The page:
Chest (furniture)

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Mexican chest from the viceregal era, at the Franz Mayer Museum.

A chest (also called coffer or kist) is a form of furniture typically of a rectangular structure with four walls and a removable lid, for storage. The interior space may be subdivided. The early uses of an antique chest or coffer included storage of fine cloth, weapons, foods and valuable items. It is a box with a hinged lid that can safeguard personal items. Some chests are equipped with locking mechanisms or a metal band that a lock can be secured on. In Webster’s Dictionary 1988 version, a chest is defined as a “a box with a lid and often, a lock, for storing or shipping things” or as “a cabinet as for holding medical supplies, toiletries, etc.”[1]

A cassone is a kind of carved or painted chest associated with late Medieval and Renaissance Italy. Cassones, also called marriage chests or hope chests, were often used to carry the dowry goods in a marriage ceremony.

A simple chest, called a wakis (wagon-kist) was commonly used in the Cape Colony as a seat on a wagon. To make it more usable, it often had a wooden support along the centre of the top so that the seated driver would not slide off so easily. In addition to this use, they were also used for storage at home; keeping clothes, food and other commodities safe. They were frequently made with one or more sides sloping downwards, although the top was always horizontal. Many are made of sturdy woods such as yellowwood and therefore last a long time. Some manufacturers also painted the front of the kist with relatively simply designs reminiscent of, and presumably originating from Europe bauernmalerei [de]


European chest with metal band and locking mechanism.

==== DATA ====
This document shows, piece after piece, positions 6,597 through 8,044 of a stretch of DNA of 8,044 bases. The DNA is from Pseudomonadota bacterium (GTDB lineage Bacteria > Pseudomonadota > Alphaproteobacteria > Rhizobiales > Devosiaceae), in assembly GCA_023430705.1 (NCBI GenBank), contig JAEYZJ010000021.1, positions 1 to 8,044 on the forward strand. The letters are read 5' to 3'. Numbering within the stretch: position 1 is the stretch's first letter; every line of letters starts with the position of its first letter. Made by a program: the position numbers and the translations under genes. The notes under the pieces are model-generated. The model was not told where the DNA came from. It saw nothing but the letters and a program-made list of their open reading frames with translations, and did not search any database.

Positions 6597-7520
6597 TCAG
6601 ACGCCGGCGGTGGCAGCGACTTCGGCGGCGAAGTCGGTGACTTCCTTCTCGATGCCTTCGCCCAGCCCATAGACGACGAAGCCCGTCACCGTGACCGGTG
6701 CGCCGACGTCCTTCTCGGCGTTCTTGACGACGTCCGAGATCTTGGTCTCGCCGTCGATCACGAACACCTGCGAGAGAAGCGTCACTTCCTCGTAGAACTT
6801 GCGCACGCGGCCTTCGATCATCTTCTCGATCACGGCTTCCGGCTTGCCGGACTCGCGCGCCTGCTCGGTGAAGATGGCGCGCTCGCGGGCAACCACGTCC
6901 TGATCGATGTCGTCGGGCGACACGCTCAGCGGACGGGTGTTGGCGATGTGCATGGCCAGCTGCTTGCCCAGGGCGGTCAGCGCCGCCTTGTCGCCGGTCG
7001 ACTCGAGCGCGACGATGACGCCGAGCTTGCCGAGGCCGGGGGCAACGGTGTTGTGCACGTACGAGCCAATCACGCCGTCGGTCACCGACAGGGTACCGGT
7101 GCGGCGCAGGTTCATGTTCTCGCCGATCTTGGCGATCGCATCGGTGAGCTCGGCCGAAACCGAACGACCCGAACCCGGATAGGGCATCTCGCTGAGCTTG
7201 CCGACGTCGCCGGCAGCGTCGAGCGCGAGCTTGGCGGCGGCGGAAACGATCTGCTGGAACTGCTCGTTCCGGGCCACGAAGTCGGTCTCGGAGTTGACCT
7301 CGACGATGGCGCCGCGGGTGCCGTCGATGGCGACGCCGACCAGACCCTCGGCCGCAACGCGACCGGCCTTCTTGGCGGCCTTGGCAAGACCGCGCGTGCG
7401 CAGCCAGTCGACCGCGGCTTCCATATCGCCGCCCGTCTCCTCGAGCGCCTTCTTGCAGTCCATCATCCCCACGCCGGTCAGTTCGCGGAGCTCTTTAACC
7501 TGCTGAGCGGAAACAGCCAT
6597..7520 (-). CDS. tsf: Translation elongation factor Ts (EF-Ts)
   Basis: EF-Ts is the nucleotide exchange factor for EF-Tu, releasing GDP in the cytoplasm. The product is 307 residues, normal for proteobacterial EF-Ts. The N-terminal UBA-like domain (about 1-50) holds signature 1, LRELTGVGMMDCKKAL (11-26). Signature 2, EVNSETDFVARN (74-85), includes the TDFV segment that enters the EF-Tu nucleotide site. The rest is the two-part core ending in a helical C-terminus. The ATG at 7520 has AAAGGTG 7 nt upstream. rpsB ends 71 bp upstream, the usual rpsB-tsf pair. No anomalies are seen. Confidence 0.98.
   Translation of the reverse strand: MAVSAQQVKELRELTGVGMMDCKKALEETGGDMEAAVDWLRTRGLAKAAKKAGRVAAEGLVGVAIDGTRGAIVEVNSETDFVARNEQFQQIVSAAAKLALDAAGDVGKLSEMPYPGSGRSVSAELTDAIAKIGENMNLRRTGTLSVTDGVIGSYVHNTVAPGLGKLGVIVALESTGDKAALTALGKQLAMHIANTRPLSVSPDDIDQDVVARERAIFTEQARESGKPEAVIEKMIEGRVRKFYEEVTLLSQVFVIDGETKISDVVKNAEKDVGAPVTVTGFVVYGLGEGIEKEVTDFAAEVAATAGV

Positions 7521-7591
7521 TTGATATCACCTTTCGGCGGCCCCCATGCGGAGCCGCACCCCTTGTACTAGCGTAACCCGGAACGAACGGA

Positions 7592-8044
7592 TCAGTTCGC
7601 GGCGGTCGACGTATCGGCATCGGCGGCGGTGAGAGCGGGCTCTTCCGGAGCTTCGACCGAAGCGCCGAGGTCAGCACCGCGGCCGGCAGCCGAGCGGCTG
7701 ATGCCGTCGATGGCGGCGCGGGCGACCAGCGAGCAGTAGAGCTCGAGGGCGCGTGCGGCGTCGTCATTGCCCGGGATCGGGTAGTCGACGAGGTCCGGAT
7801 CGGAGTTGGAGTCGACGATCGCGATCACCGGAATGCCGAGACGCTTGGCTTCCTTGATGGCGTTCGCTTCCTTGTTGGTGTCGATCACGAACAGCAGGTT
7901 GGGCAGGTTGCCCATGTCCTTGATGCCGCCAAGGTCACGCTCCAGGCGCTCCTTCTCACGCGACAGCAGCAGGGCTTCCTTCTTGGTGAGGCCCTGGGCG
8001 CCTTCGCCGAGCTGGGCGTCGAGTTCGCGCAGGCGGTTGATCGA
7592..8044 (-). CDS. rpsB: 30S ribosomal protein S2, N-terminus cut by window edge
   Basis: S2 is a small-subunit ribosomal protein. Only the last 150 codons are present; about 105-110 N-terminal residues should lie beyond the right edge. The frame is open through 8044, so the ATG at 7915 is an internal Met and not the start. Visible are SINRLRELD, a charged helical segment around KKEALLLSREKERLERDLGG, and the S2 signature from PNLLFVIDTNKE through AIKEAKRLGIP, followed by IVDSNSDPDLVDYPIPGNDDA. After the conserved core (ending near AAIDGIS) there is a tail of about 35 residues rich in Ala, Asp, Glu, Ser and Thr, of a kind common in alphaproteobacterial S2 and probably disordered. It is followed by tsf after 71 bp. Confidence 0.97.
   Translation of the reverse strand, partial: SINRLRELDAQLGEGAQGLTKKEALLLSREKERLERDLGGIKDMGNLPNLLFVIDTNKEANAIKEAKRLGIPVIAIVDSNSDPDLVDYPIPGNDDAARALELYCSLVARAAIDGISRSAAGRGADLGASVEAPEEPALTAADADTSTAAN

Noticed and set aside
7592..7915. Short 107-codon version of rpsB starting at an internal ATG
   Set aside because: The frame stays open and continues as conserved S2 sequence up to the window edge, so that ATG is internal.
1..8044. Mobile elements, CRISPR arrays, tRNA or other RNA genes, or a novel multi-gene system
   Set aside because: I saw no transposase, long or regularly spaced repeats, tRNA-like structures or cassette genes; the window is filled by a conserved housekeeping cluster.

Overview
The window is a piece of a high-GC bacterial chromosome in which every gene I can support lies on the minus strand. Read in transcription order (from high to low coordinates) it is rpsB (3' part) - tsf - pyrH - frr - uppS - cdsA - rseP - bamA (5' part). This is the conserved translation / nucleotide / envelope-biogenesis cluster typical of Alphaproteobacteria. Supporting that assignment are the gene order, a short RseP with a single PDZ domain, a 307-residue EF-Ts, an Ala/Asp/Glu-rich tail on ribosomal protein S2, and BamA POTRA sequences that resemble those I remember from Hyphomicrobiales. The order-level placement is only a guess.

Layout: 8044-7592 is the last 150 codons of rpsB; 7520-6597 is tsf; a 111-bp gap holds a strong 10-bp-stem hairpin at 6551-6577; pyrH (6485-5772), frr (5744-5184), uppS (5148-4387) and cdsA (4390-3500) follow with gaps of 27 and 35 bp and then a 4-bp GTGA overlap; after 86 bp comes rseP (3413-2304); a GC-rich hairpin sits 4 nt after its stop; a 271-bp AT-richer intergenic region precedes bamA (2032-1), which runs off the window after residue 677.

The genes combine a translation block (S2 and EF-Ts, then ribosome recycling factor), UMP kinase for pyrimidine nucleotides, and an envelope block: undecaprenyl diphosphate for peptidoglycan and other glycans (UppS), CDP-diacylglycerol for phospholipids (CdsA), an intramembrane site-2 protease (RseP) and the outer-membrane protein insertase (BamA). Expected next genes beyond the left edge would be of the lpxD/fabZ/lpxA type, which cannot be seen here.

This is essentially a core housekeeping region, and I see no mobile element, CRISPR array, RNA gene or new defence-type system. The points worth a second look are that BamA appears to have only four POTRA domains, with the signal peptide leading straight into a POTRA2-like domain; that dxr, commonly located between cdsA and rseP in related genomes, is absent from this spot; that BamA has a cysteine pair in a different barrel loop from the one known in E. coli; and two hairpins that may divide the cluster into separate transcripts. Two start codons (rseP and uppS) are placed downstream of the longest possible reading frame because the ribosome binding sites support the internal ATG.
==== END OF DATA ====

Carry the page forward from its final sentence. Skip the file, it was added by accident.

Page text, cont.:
The Ancient Egyptians created the first known chests, using wood or woven reeds, circa 3000 BC.[2]

In Medieval and early Renaissance times in Europe low chests were often used as benches while taller chests were used as side tables. By placing a chest on the side on any kind of rough table, the inner surface of its lid could be used as a proper writing surface while the interior could house writing implements and related materials, as was the case with the Bargueño desk of Spain. Many early Portable desks were stacked chests, with the top one having its lid on the side, to serve as a writing surface when opened.

Many European chests did use the standard band of iron over the lid and the body of the chest to close it or lock it. There were a few different styles of the chest like square box or domed lid chests, which were so different that there wasn't an effective way to categorize them.[3] Each had their own sense of decoration, so each had its own purpose. Domed chests with their lid shape would have thrown off water and discouraged their use as seats. This use of the chests in the 15th to 16th centuries made the chest have a longer life due to the conditions the chest avoided, such as water or using them as seats.